Beijing’s chief official in Hong Kong warns foreign powers not to interfere
© Reuters. The introduction of National Security Law posters will be placed in a secondary school ahead of Hong Kong’s National Security Education Day
HONG KONG (Reuters) – Beijing’s chief representative in Hong Kong said Thursday that any foreign powers attempting to use the global financial center as farmers will face countermeasures amid escalating tensions between the city and western governments.
Luo Huining, director of the Hong Kong China Liaison Office, spoke at the National Safety Education Day organized by the authorities to promote the sweeping laws passed in China last year.
“We will teach a lesson to all foreign forces who want to use Hong Kong as farmers,” said Luo.
The new law has been criticized by the West for restricting rights and freedoms in the former British colony, which was promised a high degree of autonomy after its return to Chinese rule in 1997. Its supporters say it restored order after mass protests against the government and against China in 2019.
China, the United States, Britain and the European Union imposed sanctions last year as the security law and measures to reduce democratic representation in the city’s institutions increased tensions.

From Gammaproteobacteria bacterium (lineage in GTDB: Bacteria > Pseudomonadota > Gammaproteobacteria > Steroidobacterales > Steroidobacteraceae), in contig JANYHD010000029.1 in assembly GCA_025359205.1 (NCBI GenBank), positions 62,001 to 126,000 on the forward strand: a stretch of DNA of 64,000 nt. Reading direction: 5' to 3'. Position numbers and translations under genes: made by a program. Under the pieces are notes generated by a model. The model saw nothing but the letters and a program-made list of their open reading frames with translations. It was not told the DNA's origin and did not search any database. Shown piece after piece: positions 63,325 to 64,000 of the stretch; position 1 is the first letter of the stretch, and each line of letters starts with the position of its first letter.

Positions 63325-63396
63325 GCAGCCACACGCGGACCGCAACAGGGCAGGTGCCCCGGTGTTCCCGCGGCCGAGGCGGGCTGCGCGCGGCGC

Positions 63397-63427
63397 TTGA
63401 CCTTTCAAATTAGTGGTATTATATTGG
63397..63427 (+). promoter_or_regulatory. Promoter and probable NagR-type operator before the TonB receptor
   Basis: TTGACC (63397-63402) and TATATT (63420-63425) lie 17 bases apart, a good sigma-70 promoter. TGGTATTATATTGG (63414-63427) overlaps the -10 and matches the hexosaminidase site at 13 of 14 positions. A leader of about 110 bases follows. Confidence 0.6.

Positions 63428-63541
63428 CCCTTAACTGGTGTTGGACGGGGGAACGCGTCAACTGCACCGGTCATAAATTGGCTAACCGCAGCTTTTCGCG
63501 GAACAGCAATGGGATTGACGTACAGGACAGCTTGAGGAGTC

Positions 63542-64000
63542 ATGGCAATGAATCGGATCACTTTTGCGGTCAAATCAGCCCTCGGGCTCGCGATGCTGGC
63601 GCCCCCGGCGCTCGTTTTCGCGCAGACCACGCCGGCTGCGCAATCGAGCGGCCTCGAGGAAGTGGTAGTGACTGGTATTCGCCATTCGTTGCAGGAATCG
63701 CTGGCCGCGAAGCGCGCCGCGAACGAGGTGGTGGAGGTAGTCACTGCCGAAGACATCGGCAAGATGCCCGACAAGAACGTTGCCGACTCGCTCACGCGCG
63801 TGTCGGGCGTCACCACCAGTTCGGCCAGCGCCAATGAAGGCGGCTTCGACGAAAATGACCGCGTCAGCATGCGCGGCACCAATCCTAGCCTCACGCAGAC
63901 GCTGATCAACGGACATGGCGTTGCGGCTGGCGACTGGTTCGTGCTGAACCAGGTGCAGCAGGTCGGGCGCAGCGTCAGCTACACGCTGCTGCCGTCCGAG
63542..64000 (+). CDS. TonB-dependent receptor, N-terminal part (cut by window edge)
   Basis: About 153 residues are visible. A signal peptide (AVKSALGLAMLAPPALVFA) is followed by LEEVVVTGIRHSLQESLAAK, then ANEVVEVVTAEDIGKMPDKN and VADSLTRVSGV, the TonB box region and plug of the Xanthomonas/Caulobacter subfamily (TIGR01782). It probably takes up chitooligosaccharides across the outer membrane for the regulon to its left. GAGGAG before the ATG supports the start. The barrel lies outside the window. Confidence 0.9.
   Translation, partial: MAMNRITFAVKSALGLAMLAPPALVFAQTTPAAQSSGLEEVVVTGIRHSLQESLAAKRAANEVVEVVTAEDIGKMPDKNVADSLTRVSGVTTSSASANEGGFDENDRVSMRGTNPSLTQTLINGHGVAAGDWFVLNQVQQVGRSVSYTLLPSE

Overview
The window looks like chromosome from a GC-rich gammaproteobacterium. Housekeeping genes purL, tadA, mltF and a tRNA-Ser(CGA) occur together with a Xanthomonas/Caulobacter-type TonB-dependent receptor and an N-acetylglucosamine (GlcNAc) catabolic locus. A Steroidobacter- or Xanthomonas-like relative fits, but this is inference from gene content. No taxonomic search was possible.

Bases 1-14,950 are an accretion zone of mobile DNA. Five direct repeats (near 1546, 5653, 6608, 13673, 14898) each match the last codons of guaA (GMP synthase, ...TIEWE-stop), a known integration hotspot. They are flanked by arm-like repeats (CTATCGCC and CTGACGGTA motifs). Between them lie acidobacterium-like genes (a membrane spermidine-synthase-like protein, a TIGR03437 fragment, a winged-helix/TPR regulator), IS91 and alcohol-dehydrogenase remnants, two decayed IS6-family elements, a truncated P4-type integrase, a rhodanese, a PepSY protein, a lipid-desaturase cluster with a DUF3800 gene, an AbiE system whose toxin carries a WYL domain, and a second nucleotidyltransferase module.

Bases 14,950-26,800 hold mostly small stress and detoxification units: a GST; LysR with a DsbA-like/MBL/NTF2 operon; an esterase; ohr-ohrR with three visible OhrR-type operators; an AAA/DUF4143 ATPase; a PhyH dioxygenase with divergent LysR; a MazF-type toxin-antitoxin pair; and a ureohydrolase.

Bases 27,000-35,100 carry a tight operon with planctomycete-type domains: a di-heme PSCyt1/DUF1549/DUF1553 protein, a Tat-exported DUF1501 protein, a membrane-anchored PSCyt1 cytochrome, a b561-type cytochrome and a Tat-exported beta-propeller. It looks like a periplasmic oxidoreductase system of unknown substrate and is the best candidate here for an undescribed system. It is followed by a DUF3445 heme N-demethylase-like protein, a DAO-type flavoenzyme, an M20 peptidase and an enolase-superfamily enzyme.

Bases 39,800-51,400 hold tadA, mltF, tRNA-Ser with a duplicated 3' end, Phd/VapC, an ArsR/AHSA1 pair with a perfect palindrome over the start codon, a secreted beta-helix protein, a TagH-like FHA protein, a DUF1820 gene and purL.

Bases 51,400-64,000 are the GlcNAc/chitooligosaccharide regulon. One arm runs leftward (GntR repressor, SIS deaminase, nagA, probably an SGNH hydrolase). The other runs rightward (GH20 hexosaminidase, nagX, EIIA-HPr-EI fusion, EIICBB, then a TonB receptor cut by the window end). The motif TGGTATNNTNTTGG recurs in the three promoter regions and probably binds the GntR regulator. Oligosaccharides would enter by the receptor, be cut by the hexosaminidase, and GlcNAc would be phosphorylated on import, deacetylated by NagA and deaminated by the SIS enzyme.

Earlier this week, a letter signed by more than 100 British politicians called on Boris Johnson’s administration to expand a list of Chinese officials accused of “serious human rights violations”.
National Security Education Day will be marked with school activities, games and shows, and a parade of police and other services performing the Chinese military’s “goose step” march.
Consistent with Beijing’s heightened assertiveness, the Chinese routine of troops holding their legs rigidly straight when lifting from the ground and swinging their arms at a 90-degree angle across their chests will replace the British foot drills in a parade of police and others Forces.
In other schools and cultural centers, Hong Kong residents have been asked to erect “mosaic walls” for national security to convey the idea that people should work together to protect their homeland, according to a government website.
Stickers and bookmarks that read “Maintain National Security, Protect Our Home” have been delivered to schools and kindergartens.
In February, Hong Kong unveiled National Security Education Guidelines, teaching students ages six and older about collusion with foreign forces, terrorism, secession and subversion – the four main crimes of the new law.
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